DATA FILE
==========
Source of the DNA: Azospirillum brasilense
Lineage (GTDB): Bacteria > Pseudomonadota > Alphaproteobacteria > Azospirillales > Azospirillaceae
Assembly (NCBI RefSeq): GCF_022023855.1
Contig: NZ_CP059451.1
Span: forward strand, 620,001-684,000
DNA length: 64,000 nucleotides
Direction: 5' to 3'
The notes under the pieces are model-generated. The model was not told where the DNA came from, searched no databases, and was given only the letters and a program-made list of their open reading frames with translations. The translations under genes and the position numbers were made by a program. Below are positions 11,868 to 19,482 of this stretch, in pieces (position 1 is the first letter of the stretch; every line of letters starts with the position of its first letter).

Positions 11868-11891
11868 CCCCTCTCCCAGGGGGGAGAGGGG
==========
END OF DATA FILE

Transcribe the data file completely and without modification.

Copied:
Source of the DNA: Azospirillum brasilense
Lineage (GTDB): Bacteria > Pseudomonadota > Alphaproteobacteria > Azospirillales > Azospirillaceae
Assembly (NCBI RefSeq): GCF_022023855.1
Contig: NZ_CP059451.1
Span: forward strand, 620,001-684,000
DNA length: 64,000 nucleotides
Direction: 5' to 3'
The notes under the pieces are model-generated. The model was not told where the DNA came from, searched no databases, and was given only the letters and a program-made list of their open reading frames with translations. The translations under genes and the position numbers were made by a program. Below are positions 11,868 to 19,482 of this stretch, in pieces (position 1 is the first letter of the stretch; every line of letters starts with the position of its first letter).

Positions 11868-11891
11868 CCCCTCTCCCAGGGGGGAGAGGGG